How to Distinguish a Bully From a Mean Kid

Published On: Monday, December 31, 2018|Categories: Learning Environment, Parents, Student Health, Teachers, Tenney Subscribers|

It seems like every day we hear frightening new data on the rise of bullying, and it doesn’t take much more than a casual scroll through our social media feeds to find horrific stories of bullying and the awful impacts it has on the children who have endured this abuse. Especially with the rise of cyberbullying and the way that cruelty can spread so quickly through a peer group, it’s no wonder that parents are on high alert and want to do everything in their power to protect their children from bullies.

However, we must remember that bullying is a very specific form of abuse, and it is our responsibility—as the adults in the room—to differentiate bullying from normal childhood conflicts. After all, adolescence is the time when our children are learning to become adults, and the conflict resolution and navigation tools they build now are going to follow them for the rest of their lives. Schools and parents alike must keep in mind that the students they are working with are still developing these nascent capabilities. Being able to differentiate between bullying and normal peer-to-peer conflict is an important step in giving our children the tools they need to successfully navigate the inevitable conflicts of life.

Defining Bullying

In order to understand what does or does not qualify as bullying, we need to start with a solid definition. Psychologists define bullying as behavior that meets the following criteria:

  • Physical or verbal abuse
  • Repeated over time
  • Involving an imbalance of power

Each of these elements is important in understanding bullying more fully. An individual act may certainly be hurtful, but if it is not repeated behavior, it is likely not an act of bullying. Two children who are normally friends may get into a fight over perceived wrongdoing, but since they typically share a balance of power with one another, this fight isn’t bullying. In order to be bullying, it must be harmful (either physically or verbally), repeated, and done with an imbalance of power.

Telling the Difference

While it is not always easy to say whether an individual incident rises to the definition of bullying or not (especially when the child being bullied may be reluctant to report every incident out of embarrassment or fear), there are some signs that help point to whether the incident is likely bullying or simply a peer-to-peer conflict.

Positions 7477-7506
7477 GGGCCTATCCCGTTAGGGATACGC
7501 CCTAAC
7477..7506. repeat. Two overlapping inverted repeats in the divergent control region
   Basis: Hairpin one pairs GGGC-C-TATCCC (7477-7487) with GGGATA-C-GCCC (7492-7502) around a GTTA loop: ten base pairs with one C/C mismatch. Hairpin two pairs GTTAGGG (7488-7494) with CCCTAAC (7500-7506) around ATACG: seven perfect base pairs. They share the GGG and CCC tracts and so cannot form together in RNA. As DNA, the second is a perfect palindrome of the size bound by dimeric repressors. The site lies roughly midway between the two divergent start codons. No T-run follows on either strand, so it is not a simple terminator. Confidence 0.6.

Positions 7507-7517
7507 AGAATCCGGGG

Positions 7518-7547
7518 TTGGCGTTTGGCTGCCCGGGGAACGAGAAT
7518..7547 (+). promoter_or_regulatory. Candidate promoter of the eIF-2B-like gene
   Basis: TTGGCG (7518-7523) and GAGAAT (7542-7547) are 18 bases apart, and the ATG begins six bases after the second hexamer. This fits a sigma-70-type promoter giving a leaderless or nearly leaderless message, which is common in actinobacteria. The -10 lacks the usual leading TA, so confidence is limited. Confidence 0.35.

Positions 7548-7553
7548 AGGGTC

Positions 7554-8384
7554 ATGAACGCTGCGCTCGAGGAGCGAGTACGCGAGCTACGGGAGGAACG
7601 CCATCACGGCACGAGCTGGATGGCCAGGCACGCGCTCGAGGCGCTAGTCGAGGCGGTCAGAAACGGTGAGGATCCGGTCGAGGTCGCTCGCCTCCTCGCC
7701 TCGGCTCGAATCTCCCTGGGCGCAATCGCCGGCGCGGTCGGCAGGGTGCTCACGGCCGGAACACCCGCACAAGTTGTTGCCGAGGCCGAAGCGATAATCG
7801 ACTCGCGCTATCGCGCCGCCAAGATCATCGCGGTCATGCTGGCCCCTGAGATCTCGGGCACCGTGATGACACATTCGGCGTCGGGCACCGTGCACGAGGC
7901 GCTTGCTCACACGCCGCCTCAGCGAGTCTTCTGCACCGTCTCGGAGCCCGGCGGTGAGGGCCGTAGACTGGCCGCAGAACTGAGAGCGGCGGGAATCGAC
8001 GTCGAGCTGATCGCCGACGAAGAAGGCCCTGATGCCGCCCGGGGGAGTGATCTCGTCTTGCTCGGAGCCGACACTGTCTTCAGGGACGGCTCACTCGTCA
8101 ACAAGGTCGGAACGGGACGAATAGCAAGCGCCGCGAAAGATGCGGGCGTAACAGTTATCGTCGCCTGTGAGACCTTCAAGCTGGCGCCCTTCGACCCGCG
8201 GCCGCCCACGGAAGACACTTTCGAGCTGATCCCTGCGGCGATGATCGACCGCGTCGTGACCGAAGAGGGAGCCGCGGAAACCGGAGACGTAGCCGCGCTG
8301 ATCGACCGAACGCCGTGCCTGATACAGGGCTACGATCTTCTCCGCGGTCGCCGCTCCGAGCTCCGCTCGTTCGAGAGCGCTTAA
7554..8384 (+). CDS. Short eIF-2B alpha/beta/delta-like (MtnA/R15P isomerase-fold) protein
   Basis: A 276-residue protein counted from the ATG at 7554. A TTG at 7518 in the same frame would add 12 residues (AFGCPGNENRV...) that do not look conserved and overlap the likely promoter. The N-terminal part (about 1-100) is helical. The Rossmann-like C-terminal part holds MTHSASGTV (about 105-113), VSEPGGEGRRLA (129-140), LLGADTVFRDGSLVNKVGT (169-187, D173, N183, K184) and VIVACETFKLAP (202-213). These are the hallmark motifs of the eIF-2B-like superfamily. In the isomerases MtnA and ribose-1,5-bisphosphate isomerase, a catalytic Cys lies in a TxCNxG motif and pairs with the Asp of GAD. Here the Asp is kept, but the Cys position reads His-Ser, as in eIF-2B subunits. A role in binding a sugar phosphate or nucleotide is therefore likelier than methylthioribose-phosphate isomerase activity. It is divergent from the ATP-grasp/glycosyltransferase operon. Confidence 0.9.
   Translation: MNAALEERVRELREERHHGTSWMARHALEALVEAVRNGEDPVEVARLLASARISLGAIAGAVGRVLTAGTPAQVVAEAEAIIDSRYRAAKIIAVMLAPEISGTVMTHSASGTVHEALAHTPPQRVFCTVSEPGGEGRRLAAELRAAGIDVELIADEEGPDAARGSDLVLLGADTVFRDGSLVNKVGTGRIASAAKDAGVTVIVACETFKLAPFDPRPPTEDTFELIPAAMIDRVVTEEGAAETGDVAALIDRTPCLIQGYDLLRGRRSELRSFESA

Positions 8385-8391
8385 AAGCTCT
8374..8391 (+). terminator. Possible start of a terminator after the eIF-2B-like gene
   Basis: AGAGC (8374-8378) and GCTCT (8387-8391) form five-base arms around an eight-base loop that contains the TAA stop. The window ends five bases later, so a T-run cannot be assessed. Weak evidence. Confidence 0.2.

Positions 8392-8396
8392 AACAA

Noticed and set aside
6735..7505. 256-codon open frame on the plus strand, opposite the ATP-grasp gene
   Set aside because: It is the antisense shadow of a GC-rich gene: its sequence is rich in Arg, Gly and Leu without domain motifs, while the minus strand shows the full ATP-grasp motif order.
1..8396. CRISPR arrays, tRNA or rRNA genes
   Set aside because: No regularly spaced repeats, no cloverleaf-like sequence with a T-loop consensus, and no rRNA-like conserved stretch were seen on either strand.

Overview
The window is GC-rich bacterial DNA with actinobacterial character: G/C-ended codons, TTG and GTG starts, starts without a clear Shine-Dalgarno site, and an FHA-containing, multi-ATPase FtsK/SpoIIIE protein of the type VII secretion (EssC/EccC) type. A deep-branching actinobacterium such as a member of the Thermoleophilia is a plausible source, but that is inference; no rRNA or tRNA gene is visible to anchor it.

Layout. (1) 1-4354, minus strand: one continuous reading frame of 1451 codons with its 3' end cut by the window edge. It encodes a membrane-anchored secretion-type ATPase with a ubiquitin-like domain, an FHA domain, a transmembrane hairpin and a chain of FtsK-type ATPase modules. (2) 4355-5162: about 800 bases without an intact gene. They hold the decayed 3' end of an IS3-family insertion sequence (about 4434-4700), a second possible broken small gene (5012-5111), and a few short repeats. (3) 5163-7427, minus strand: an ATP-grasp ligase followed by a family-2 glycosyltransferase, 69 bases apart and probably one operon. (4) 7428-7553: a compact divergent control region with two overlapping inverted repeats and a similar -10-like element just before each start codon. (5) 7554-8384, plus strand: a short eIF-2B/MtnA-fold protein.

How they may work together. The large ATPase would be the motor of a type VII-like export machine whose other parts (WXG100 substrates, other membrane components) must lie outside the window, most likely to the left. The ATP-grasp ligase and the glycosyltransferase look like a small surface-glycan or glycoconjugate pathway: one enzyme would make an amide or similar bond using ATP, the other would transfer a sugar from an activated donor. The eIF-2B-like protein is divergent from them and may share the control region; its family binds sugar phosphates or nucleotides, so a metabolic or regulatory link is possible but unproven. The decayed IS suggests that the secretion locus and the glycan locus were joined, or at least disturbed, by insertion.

It is probably bullying if . . .

  • The children involved are not friends and do not have a shared balance of power.
  • The aggressor shows no signs of an emotional response and no remorse over the harm done.
  • The harmful act was purposefully done.
  • The harmful act is part of a larger pattern of repeated offenses.
  • The harmful act is very serious and did or could cause great damage.

It is probably not bullying if . . .

  • The children are friends and typically share an equal power dynamic.
  • The harmful act was accidental or impulsive rather than planned.
  • Both children involved are showing equal emotional responses to the situation.
  • The conflict does not happen often or repeatedly.
  • The harmful act is not very serious or does not cause great damage.

Helping Kids Resolve Conflict

Just because an act isn’t bullying doesn’t mean it won’t hurt. Remember that friendships are incredibly important to the children who are making them, and conflict within a friendship or peer group can be a very serious issue that causes distress. The important thing is that these conflicts are framed as an opportunity to work through the problem and negotiate the friendship going forward.

Parents and educators can play a crucial role in helping kids with conflict resolution by giving them the tools to handle these bumps in the road before the actual conflict arises. Perhaps the most important tool that parents and educators have is modeling productive conflict resolution themselves. This means that parents and educators should demonstrate positive interactions with other adults and with the children themselves to show how to handle conflict and arrive at a resolution peacefully. Secondly, adults should prepare children for conflict by reading fictional situations that demonstrate methods for conflict resolution and providing useful scripts for common childhood conflicts.

Most importantly, parents and educators must learn to recognize when something crosses the line into bullying and requires immediate intervention and when children are facing typical peer-to-peer conflicts and need the space to work through them in order to develop important lifelong skills for future success, the skills that The Tenney School is dedicated to helping students achieve.

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